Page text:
C Call by Reference: Using pointers

In this article, you'll learn to pass pointers as an argument to the function, and use it efficiently in your program.
C Programming Pointers and Functions

When a pointer is passed as an argument to a function, address of the memory location is passed instead of the value.

This is because, pointer stores the location of the memory, and not the value.

Example of Pointer And Functions

Program to swap two number using call by reference.

 /* C Program to swap two numbers using pointers and function. */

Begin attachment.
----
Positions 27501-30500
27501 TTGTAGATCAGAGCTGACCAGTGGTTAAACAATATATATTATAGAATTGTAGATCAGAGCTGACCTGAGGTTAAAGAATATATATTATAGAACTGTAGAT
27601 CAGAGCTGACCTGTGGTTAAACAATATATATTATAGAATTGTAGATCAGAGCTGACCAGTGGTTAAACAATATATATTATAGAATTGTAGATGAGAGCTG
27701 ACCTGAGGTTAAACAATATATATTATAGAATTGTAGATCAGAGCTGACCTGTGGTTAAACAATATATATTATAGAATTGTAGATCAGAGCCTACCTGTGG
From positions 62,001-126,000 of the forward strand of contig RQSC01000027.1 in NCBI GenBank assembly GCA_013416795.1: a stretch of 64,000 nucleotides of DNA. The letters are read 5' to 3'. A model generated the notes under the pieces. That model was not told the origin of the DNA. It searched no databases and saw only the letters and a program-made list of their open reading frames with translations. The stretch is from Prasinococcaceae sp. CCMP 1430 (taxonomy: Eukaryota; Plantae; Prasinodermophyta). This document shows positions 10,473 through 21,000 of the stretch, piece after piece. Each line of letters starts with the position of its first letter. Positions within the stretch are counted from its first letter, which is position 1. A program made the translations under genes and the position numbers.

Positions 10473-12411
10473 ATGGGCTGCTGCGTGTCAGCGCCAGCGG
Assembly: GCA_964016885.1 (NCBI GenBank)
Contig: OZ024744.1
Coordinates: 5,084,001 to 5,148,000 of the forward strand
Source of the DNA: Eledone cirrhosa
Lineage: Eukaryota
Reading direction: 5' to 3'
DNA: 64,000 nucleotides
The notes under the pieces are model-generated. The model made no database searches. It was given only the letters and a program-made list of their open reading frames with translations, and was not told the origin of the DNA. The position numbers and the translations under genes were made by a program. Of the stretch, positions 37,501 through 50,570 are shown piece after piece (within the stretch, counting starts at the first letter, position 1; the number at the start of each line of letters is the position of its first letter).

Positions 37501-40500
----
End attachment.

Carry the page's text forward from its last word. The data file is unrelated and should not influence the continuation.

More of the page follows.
#include <stdio.h>
void swap(int *n1, int *n2);

int main()
    int num1 = 5, num2 = 10;

    // address of num1 and num2 is passed to the swap function
    swap( &num1, &num2);
    printf("Number1 = %d\n", num1);
    printf("Number2 = %d", num2);
    return 0;

void swap(int * n1, int * n2)
    // pointer n1 and n2 points to the address of num1 and num2 respectively
    int temp;
    temp = *n1;
    *n1 = *n2;
    *n2 = temp;


Number1 = 10
Number2 = 5

The address of num1 and num2 are passed to the function swap() and the pointers *n1 and *n2 accept those values.

Now, pointer n1 contains the address in memory of variable num1. And, n2 contains the address of variable num2.

When the value of pointers are changed, the value in the pointed memory location is also changed.

Hence, changes made to *n1 and *n2 are reflected in num1 and num2 in the main() function.

This technique is known as call by reference in C programming.